Brian Uzdavinis, a New Jersey deputy attorney general in the appeals section of the Division of Criminal Justice, studied art history in college and criminology in graduate school before he went to law school. In between he worked as a journalist and a juvenile probation officer. So it is not entirely surprising that Uzdavinis, 39, a 2007 graduate of Rutgers School of Law-Camden, has yet another interest – acoustic phonographs. He collects and restores the 100-year-old machines, which are cranked by hand and not powered by electricity.
Q. What’s a young guy like you doing with a hobby like this?
A. I’ve always been into music from the teens and the ‘20s, and I like history. Around 2001, I went to an antique auction with my father. I had bought a house in Woodbury and needed some furnishings. I saw a Victor-Victrola 80 there – I had seen pictures, but never been around one. It was a love-at-first-sight situation. My parents bought it for me as a housewarming gift.
Q. Wasn’t one enough?
A. My interest in the hobby took off really quickly. Basically, I started trolling around for these machines. I’d find cheap ones and work on them. I really liked bringing them back, it was kind of sad when you found them in this terrible state of repair. Before long I had a few dozen project machines in the basement. I had a girlfriend at the time who used to refer to them as my mistresses.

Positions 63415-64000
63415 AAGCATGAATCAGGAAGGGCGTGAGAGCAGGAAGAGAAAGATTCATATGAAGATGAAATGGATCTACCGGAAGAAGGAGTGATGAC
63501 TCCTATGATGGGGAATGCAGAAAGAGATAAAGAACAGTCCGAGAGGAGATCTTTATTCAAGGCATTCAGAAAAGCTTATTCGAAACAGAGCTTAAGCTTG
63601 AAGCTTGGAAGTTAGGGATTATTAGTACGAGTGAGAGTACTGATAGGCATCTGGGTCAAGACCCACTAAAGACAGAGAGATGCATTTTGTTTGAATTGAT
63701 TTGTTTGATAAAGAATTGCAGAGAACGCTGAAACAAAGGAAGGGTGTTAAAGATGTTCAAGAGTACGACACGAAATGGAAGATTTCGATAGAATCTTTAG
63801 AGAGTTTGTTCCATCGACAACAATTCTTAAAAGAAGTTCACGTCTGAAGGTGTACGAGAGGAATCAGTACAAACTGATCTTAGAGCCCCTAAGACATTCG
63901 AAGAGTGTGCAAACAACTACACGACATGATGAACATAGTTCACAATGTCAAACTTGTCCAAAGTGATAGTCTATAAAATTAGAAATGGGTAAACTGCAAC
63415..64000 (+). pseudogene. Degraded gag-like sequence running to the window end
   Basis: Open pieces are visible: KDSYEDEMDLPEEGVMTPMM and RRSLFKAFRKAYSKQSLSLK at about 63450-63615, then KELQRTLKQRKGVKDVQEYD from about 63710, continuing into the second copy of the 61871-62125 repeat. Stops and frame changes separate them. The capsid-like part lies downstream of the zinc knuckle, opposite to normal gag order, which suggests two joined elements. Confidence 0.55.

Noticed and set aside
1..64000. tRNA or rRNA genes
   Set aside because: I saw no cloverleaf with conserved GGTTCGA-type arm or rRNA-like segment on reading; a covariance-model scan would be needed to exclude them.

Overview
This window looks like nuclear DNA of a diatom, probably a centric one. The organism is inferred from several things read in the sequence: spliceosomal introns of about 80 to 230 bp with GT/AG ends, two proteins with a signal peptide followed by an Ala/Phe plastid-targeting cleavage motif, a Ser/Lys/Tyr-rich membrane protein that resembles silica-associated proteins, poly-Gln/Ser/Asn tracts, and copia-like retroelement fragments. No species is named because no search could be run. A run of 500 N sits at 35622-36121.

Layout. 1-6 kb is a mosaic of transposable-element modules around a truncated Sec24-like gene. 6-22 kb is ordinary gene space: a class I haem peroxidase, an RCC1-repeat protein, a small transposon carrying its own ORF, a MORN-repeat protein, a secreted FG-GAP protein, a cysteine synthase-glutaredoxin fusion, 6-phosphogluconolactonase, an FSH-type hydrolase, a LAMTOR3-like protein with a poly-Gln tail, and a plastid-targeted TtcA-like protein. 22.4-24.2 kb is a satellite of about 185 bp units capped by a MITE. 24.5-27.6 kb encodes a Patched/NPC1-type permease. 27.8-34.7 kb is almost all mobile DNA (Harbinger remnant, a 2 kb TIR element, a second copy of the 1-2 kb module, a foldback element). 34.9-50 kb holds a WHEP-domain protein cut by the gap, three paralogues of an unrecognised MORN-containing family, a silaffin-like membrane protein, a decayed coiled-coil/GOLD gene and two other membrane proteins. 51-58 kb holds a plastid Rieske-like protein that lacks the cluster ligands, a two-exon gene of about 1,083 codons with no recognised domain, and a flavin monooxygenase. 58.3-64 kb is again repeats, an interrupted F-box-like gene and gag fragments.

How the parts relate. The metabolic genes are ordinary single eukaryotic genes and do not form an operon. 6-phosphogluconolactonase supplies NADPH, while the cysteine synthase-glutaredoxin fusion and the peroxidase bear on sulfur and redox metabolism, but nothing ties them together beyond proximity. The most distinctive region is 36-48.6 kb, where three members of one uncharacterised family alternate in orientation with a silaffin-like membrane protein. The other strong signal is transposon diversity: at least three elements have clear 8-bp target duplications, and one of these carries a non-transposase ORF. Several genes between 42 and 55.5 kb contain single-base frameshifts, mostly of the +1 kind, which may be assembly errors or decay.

Q. What did you like about tinkering with them?
A. They gave me an outlet, something where I could allow my brain to shut down a little bit and focus on using my hands. It started out as a great diversion from working at a newspaper, and later, law school. I’d pull in, grab a beer from the fridge and head to the basement for hours.
Q. Was the introduction of the phonograph a big deal in American life?
A. Yes. Don’t forget, this came at a time when people had to entertain themselves. There was no radio or television. This brought music into everyday life. It was technology that could reproduce recorded sound. Today our expectations of technology are in the stratosphere, but back then the phonograph
was the stratosphere.
How many of these machines do you have right now?
A. I sold the house in Woodbury, but at any given time when I was living there I’d have 100 of them. I only have about 25 right now. But I’m looking at houses again. Once I find one, I’m sure this addiction will return.
Q. Do you actually play vintage records on your phonographs?
A. I do. I buy the records by the crate or the case. I’ve got hundreds of records, but I’m not really a collector. The phonographs are much cooler.